How can we be reconciled to God? Pride, independence, unbelief, and self-will — the “seeds of forbidden fruit” — find their counterpart in the conditions for salvation.
1. From pride to humility
God designed the gospel to require humility on the part of the sinner. To the natural mind, the idea of redemption through the substitutionary sacrifice by a crucified Messiah is foolish. Therefore, Paul declared,
“For the message of the cross is foolishness to those who are perishing, but to us who are being saved it is the power of God. For it is written: ‘I will destroy the wisdom of the wise, And bring to nothing the understanding of the prudent.’ Where is the wise? Where is the scribe? Where is the disputer of this age? Has not God made foolish the wisdom of this world? For since, in the wisdom of God, the world through wisdom did not know God, it pleased God through the foolishness of the message preached to save those who believe. For Jews request a sign, and Greeks seek after wisdom; but we preach Christ crucified, to the Jews a stumbling block and to the Greeks foolishness, but to those who are called, both Jews and Greeks, Christ the power of God and the wisdom of God” (1 Cor. 1:18-24).
Jessie Penn-Lewis observed, “He [Paul] beholds it [the Cross] as the master-stroke of Jehovah against one cause of the Fall in Eden. ‘The woman saw the tree … was to be desired to make one wise.’ The desire of knowledge beyond the limit set by the Lord was one of the causes of the Fall, the effect thereof continuing unto this day, for pride of intellect is still a barrier between men and the knowledge of their Creator. Salvation through the Cross, was a master-stroke of the all-wise Creator against the pride of knowledge in His fallen creatures, for the ‘word of the cross’ is the power of God to ‘destroy’, or bring to nought ‘the wisdom of the wise.’ The Cross as the power of God is so wholly beyond the comprehension of the natural man, that he must submit his intellect to his Creator, and accept the message on the word of Jehovah alone”[Cf. 1 Cor 2:14]. 
The Lord Jesus illustrated humility by referring to child-like faith: “Let the little children come to Me, and do not forbid them; for of such is the kingdom of God. Assuredly, I say to you, whoever does not receive the kingdom of God as a little child will by no means enter it” (Mark 10:14,15).
2. From independence to dependence
I once saw an advertisement for a TV series titled, “Inventing Your Own Religion.” This is what unregenerate people desire. Like going down a buffet line at a restaurant, they pick and chose the doctrines and disciplines that appeal to them. This is nothing less than a carry over of Adam’s choice to live by his own independent source of spiritual knowledge. However, Proverbs warns us, “There is a way that seems right to a man, But its end is the way of death” (Prov. 14:12).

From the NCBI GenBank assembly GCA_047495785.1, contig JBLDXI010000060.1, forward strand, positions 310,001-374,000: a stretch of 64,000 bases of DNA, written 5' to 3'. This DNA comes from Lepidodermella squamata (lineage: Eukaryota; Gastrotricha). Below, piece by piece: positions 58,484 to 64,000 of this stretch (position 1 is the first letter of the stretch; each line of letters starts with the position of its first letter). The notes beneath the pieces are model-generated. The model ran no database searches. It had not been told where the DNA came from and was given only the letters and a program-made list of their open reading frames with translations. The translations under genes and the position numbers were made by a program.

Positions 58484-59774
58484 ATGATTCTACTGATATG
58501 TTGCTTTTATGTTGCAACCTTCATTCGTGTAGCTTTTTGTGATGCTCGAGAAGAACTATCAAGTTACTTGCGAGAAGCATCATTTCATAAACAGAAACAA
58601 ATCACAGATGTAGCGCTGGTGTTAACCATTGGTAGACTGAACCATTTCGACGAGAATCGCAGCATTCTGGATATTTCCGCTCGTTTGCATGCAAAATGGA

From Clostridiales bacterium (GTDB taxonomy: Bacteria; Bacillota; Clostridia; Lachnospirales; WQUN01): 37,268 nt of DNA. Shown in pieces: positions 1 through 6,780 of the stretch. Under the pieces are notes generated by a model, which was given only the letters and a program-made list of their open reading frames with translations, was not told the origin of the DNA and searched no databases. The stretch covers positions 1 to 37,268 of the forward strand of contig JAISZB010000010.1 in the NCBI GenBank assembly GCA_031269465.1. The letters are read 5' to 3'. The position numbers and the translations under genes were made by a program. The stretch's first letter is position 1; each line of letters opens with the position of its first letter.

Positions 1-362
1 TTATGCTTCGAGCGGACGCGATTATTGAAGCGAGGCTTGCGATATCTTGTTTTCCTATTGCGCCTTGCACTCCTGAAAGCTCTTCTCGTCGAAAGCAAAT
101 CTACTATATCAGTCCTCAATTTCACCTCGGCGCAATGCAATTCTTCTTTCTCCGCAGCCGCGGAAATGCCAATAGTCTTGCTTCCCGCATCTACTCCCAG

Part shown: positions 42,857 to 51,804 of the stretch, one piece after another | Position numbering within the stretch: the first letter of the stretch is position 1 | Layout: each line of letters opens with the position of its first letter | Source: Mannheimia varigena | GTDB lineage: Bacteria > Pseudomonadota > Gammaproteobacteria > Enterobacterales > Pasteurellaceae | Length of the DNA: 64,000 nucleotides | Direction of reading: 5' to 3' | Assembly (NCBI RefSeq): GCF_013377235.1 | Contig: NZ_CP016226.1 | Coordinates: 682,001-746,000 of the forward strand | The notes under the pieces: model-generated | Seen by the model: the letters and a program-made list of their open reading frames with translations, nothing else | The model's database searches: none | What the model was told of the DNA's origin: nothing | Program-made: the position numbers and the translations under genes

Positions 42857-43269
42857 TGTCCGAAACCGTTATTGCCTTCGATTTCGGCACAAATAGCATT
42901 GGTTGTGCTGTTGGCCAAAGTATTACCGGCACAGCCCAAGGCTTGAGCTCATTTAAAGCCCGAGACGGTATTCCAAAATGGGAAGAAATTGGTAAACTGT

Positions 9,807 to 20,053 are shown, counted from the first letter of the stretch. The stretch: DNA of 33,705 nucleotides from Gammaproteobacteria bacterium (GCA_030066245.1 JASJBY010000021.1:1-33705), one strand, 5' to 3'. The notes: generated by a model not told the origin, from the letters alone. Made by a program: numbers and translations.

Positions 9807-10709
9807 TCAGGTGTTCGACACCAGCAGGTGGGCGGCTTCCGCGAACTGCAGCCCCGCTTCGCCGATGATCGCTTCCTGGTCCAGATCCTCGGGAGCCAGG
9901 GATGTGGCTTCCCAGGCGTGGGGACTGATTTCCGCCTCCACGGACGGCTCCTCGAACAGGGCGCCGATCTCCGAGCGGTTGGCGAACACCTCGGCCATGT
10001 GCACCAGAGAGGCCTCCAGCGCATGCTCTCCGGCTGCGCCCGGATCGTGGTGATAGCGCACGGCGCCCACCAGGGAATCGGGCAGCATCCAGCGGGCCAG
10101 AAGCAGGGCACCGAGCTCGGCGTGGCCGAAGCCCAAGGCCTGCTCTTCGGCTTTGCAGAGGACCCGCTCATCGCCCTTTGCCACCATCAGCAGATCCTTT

It is significant that the first beatitude describes the necessity of total dependence on God: “Blessed are the poor in spirit, For theirs is the kingdom of heaven” (Matt. 5:3). You are “poor in spirit” when you confess that nothing you can achieve could commend you to God (Cf. Isaiah 64:6).
The natural bent of fallen people is to rely on their own merit to earn acceptance with God. This was the major hindrance to self-righteous Jews in the first century. Paul explained that,
” … Israel, pursuing the law of righteousness, has not attained to the law of righteousness. Why? Because they did not seek it by faith, but as it were, by the works of the law … For I bear them witness that they have a zeal for God, but not according to knowledge. For they being ignorant of God’s righteousness, and seeking to establish their own righteousness, have not submitted to the righteousness of God. For Christ is the end of the law for righteousness to everyone who believes” (Rom. 9:30-32,10:2-4).
Man typically tries to bind himself back to God by religion — works of merit. Salvation, however, is based on grace and a personal relationship with God (Cf. John 17:3; 1 John 5:10-13). The former is a matter of opinion; the latter is a matter of revelation. 
Saving faith requires that a lost person fully depend on God’s grace in Christ for forgiveness and eternal life: “For by grace you have been saved through faith, and that not of yourselves; it is the gift of God, not of works, lest anyone should boast” (Eph. 2:8,9).
3. From unbelief to belief
The condition of faith is the essence of our positive response to the Gospel. The Gospel of John has this purpose: “These are written that you may believe that Jesus is the Christ, the Son of God, and that believing you may have life in His name” (John 20:31). Although the unsaved person is oriented to live by physical senses only, God — who is spirit — requires faith as a condition for reconciliation of sinners to Himself. “But without faith it is impossible to please Him, for he who comes to God must believe that He is, and that He is a rewarder of those who diligently seek Him” (Heb. 11:6; John 4:24).